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[350d] not as I now lightly narrate them, but with much baulking and reluctance1 and prodigious sweating, it being summer, and it was then I beheld what I had never seen before—Thrasymachus blushing.2 But when we did reach our conclusion that justice is virtue and wisdom and injustice vice and ignorance, “Good,” said I, “let this be taken as established.3 But we were also affirming that injustice is a strong and potent thing. Don't you remember, Thrasymachus?” “I remember,” he said; “but I don't agree with what you are now saying either and I have an answer to it,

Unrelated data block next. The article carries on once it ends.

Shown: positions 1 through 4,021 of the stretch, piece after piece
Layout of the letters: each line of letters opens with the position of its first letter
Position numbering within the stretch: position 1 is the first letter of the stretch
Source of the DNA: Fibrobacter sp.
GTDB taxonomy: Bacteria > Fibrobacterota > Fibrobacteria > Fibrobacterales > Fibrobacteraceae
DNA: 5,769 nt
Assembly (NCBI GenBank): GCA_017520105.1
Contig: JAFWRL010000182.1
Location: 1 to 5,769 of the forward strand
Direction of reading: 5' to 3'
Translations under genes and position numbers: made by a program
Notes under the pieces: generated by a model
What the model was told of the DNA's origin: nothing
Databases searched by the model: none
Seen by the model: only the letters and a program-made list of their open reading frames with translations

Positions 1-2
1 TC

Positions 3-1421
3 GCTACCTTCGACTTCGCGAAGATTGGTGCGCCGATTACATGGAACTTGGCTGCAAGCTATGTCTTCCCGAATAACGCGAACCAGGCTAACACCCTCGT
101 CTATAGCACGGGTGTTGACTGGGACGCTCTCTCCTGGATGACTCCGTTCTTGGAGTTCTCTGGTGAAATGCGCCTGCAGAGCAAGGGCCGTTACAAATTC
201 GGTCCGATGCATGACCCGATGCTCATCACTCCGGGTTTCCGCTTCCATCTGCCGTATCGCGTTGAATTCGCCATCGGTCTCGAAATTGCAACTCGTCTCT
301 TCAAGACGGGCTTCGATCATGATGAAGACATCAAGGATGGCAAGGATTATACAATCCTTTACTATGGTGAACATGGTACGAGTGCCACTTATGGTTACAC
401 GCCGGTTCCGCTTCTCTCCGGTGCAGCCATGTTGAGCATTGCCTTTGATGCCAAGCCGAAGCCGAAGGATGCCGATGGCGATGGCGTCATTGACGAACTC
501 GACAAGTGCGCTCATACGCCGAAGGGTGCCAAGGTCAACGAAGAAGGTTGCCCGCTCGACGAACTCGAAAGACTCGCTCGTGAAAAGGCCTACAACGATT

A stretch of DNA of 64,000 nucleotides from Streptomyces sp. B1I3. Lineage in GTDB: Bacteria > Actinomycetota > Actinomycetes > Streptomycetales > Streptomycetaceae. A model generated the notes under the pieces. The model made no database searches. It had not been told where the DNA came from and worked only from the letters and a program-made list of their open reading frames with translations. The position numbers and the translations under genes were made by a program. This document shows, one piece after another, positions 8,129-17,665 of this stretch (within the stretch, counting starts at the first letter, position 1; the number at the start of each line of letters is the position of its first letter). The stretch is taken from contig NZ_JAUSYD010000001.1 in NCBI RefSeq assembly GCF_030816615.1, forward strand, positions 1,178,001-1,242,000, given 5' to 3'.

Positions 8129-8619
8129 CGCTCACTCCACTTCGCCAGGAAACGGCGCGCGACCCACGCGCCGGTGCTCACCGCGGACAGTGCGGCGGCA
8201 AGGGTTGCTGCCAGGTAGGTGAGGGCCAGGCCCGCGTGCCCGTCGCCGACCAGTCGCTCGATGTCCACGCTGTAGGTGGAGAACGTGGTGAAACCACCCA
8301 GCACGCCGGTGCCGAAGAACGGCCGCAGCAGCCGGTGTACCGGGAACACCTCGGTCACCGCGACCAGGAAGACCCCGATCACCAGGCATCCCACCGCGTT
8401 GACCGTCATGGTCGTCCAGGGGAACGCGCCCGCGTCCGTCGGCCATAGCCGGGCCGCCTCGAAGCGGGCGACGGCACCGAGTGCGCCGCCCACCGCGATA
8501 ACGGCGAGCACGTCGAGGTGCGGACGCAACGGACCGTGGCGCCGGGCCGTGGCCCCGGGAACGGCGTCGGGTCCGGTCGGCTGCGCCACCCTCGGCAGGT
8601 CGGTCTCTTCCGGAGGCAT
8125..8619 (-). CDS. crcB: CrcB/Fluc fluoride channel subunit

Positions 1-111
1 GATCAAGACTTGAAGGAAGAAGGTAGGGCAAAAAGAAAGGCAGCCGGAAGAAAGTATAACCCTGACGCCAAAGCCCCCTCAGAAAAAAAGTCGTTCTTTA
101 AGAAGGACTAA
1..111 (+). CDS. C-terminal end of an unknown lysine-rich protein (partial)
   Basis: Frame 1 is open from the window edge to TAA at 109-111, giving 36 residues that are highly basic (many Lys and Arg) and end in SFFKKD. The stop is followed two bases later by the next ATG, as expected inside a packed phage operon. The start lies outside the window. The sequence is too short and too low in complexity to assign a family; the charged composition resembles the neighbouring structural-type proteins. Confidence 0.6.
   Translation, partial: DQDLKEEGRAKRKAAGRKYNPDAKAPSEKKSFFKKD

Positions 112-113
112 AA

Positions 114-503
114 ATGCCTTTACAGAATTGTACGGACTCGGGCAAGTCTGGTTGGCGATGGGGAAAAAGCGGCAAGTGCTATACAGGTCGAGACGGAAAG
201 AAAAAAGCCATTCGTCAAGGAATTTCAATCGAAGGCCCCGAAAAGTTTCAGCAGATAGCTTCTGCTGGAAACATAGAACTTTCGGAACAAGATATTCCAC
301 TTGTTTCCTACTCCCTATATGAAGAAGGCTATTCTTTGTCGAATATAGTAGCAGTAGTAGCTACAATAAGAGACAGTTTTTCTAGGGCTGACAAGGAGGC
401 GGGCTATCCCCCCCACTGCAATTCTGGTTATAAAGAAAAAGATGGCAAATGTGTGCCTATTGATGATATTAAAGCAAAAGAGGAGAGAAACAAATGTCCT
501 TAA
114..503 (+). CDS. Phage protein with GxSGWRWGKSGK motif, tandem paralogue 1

1 Cf. Protagoras 333 B

2 Cf. the blush of the sophist in Euthydemus 297 A

3 The main paradox of Thrasymachus is refuted. It will be easy to transfer the other laudatory epithets ἰσχυρόν, etc., from injustice back to justice. Thrasymachus at first refuses to share in the discussion but finally nods an ironical assent to everything that Socrates says. So Callicles in Gorgias 510 A.

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